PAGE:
Its summer in southern California, and its hot. Alejandro has the perfect antidote… a ceviche party, with very cold white wine… and he’s invited all of us to join in, and bring our own ceviche creation. He’s providing the wine….
Ceviche, Alejandro tells us, is an old tradition in South America, dating back to the earliest inhabitants. The Incas preserved their fish with fruit juice, salt and chile peppers, and later the Spanish conquerors introduced the now essential limes. It’s Latin America’s answer to sushi. Like sushi, the star ingredient in ceviche is fruto del mar (fruit of the sea) accompanied by the freshest, simplest ingredients - lime juice, with garlic, red onion, hot pepper, and cilantro as garnishes. There are endless variations but they’re pretty much all an amazing explosion of color and flavor. With fresh-from-the-sea aromas and lip-smacking textures and flavors, this Latin American dish cools down even the hottest summer day.
We are sitting around an inviting assortment of ceviche – Chilean sea bass, of course, flounder, ahi tuna, shrimp, scallops, mussels….. colorful bowls piled on ice….. sharing stories and philosophies on life as we sip a Chilean sauvignon blanc that Alejandro is pouring. He’s an agroecologist, so it’s understandable he knows a thing or two about wine, especially from his native Chile.
“Buddhists say that life is suffering,” he says. “Capitalists say that life is a struggle, a competition. Socialists, they say that life is a team effort. But Chileans, we say that life is beautiful.”
“Why? Because Chile has it all – seacoast, mountains, verdant valleys, high desert…. And it’s perhaps the only wine making country on Earth that seems to have everything exactly where it wants it. And, virtually no wine pests, so we use virtually no pesticides in our vineyards. Chile is literally a cradle for the choicest wine growing conditions on the planet.”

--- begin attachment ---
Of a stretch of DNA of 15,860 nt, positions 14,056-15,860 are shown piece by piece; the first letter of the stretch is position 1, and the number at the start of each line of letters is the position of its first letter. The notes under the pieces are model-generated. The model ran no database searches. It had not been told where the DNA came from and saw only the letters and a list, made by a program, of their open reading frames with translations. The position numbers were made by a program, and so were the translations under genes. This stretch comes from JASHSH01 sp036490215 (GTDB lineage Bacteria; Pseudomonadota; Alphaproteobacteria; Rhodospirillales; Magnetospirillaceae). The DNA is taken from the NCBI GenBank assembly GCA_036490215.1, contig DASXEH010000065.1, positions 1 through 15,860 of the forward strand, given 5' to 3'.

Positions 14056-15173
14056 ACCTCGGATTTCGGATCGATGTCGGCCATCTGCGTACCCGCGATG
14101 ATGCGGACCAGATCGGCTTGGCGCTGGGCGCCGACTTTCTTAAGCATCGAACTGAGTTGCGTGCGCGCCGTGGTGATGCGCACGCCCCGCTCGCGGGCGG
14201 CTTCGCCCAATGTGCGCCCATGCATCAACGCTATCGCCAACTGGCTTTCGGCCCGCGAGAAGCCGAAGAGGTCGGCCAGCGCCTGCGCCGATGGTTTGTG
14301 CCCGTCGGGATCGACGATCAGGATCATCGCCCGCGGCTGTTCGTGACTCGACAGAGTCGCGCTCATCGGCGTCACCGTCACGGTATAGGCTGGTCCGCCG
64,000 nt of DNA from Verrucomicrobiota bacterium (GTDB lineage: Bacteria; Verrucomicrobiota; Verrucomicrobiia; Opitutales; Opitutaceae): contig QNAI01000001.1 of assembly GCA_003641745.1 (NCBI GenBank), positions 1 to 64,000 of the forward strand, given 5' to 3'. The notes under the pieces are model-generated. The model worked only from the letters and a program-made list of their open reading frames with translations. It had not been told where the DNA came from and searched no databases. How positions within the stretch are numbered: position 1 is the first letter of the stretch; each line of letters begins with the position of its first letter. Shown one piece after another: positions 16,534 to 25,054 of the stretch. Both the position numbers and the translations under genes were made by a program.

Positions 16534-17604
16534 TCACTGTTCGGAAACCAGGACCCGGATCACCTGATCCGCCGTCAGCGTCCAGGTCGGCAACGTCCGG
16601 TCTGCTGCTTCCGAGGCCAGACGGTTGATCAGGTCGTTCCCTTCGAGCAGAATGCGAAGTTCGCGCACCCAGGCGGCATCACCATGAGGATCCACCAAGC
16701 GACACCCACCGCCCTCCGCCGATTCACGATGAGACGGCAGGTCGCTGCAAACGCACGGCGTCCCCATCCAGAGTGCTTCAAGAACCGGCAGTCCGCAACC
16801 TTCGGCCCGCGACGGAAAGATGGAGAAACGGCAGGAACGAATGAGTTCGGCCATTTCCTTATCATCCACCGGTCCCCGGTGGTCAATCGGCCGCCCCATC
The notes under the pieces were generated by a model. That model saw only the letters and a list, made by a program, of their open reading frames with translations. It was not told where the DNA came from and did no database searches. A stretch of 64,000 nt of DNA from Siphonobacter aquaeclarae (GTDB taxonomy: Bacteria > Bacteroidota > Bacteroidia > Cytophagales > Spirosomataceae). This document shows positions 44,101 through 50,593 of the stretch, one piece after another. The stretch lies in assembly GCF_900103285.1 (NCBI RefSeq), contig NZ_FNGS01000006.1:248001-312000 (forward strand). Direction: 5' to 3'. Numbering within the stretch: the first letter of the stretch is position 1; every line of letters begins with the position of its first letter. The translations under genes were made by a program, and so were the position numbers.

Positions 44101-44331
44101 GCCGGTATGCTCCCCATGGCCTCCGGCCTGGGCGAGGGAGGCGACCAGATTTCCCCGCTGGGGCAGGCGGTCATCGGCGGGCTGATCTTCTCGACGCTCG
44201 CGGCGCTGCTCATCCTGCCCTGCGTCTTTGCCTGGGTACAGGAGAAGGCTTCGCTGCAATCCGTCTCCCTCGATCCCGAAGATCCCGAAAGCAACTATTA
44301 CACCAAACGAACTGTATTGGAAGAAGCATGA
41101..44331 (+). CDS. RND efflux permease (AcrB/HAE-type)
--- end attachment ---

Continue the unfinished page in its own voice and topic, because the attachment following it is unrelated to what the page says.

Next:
At that moment, drinking Alejandro’s Trile Sauvignon Blanc, eating the many refreshing variations of ceviche, and surrounded by good friends, we have to agree – life is, indeed, beautiful.
Trile Sauvignon Blanc is a fresh, pleasant and aromatic white wine from Chile’s Central Valley. Sauvignon Blanc's home is the Loire Valley of France, where it produces the crisp, grassy mineral-tinged wines of Sancerre. Imported to Chile in the 1800’s, sauvignon blanc is now among the best white wine produced in Chile, and ranks as the number 2 exported wine, just behind cabernet sauvignon. Like most Chilean sauvignon blancs, Trile Sauvignon Blanc is made in the French style, resulting in a little more minerality than fruity character. It is fermented totally in stainless steel to retain the true fresh flavors of the grape, and bottled early to conserve its fruity and floral aromas.
Trile Sauvignon Blanc competes well with wines from Sancerre, France, and New Zealand, and is a fine example of a crisp, racy, herbal, grapefruit citrusy Chilean sauvignon blanc.
Light bodied and fresh, this wine will have you daydreaming of a hot summer day, napping in a shady spot on the grass. As you swirl this pale yellow white wine in your glass, you’ll find the scent is fresh - citrus, crisp green apple, and hints of green grass. Zesty and crisp with nicely balanced acidity, you’ll taste grapefruit, honeydew melon, green apple, a hint of mint and herbaceousness, and a refreshing mineral edge.
Sauvignon Blanc is considered the perfect “summer sipper,” and a chilled bottle of Trile Sauvignon Blanc is certainly a delightful wine for a hot summer day or evening’s aperitif.
It’s ideal with salads, seafood, and cheeses, particularly goat cheese (chevre) and blue cheese. Try it with a salad of pears, toasted pecans, and chevre or blue cheese over mixed greens with a light, just slightly sweet and tangy dressing.
And, this Chilean sauvignon blanc is the perfect complement to ceviche, and one of the few wines that pairs well with sushi. We have friends who say it’s the perfect wine to serve with fish tacos.
Ceviche is so easy to make with fresh fish or seafood of any kind (Chilean sea bass, flounder, halibut, Patagonian toothfish, ahi tuna, shrimp, and scallops are favorites ) cut into bite-size pieces and marinated in the juice of an acidic fruit (usually lime), salt, and seasonings - usually chile peppers, onions, garlic, cilantro, and or parsley. A high-acid, fresh wine like this Trile Sauvignon Blanc matches the fresh fish and citrus flavors perfectly.